They have a 240-metre loop and there were only a few other swimmers in the water so no traffic to navigate. The water was clean and weed-free. You couldn’t see the bottom but that’s true of basically everywhere I have swum.

parkrun is back!

Monday, July 26th, 2021 | Sport

After months and months of allowing people to cough all over each other as a sacrifice to the gods of the economy, we’re finally allowed to get fit again.

Virtual parkrun PB attempt

Saturday, April 25th, 2020 | Sport

The lockdown seems like a good excuse to do some fast running. And, now that I have decided that I can live with the Nike Next%, I was eager to see if they really could reduce my 5km PB time. So, I decided to go out early Tuesday morning while it was still cool.

I felt crap when I got up. I didn’t think about abandoning, but I did think “remember this feeling for the next time you’re feeling crap, in case you ace it”. The weather was pretty good: nice and cool but there was also a strong headwind on the finishing straight.

I jogged up there but had to come down to a walk on Clarendon Road because the shoes were really digging into my feet. As I reached the top, it eased off a bit, and I figured it was going to hurt a lot anyway, so I might as well give it a go. After a few minutes sit down in the park, I counted down from 10 and set off.

My first kilometre came in at 4:08. After that, I had to back off a little as my chest started to burn. My previous PB was 22:06, so even on a great day, sub-21 was unlikely. Therefore, anything near 4:12 was acceptable. I settled in around the 4:20s, which I was fine with as even a 22:30 would show I could still run at around my best.

As each kilometre went by, where my watch said I was and where I knew the parkrun markers would be, drifted apart. I had specifically turned GLONASS on, as well as GPS, to get a more accurate reading but it was to no avail.

As I fit the final straight I smashed into the wind and felt like I was sprinting while simultaneously feeling like I was slowing down. I crossed roughly where the parkrun finish line is at 21:06, although I had to keep running to 21:29 until my watch registered 5km.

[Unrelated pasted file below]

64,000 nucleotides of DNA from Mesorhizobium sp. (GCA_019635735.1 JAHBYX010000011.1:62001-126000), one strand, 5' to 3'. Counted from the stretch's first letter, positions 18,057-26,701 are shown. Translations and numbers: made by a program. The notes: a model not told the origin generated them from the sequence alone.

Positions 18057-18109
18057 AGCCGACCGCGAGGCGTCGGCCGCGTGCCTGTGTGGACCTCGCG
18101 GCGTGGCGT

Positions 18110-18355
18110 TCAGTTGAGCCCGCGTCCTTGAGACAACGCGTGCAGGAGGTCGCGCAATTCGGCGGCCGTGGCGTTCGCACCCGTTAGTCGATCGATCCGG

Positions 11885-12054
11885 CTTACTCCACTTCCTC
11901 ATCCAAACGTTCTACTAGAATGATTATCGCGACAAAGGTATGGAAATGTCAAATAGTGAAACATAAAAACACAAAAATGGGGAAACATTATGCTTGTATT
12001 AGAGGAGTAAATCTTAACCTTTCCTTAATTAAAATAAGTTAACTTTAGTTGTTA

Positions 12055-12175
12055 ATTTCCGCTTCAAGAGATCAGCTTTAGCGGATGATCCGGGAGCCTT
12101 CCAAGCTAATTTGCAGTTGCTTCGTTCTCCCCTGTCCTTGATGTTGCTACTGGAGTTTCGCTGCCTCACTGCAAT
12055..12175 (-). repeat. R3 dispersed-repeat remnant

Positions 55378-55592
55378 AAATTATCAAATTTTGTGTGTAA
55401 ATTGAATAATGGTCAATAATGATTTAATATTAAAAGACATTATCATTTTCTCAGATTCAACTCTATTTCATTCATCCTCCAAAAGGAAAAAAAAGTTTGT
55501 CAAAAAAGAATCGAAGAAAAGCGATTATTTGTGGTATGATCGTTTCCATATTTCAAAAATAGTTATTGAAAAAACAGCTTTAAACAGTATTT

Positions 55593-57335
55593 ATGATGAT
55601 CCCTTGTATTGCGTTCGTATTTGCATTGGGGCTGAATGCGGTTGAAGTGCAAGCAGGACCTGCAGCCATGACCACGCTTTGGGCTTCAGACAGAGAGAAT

21:06

Which was one was correct? I’m going with the official parkrun course, which I assume they have carefully measured. It was a clear day, though, so there should have been a good satellite signal.

After the run, I collapsed on the grass and took 5-10 minutes before I could get up and walk again. Based on the parkrun line time, I was exactly 60 seconds faster than my previous PB. At 4%, the shoes would give me 53 seconds. That means I was the other 7 seconds of improvement. Or at 5%, 67 seconds, in which case I lost 7 seconds. But either way, my fast running is still in good shape. Of course, it is easier without the crowds, too.

And that’s the story of how I got up before 9am for the first time since the lockdown started.

Weymouth parkrun

Saturday, September 28th, 2019 | Sport

Our holiday in Weymouth gave me a chance to do some parkrun tourism. I wondered whether it would be incredibly busy with 2,700 athletes descending in the town for IRONMAN. However, it turns out most of them were too serious to do a parkrun the day before.

The course is a mini loop through the trees of Lodmoor park before and out and back that goes to the far side and then back to the loop. The sun was shining, and once you hid from the coastal wind, it was hot.

Everyone was friendly, and it was an enjoyable run.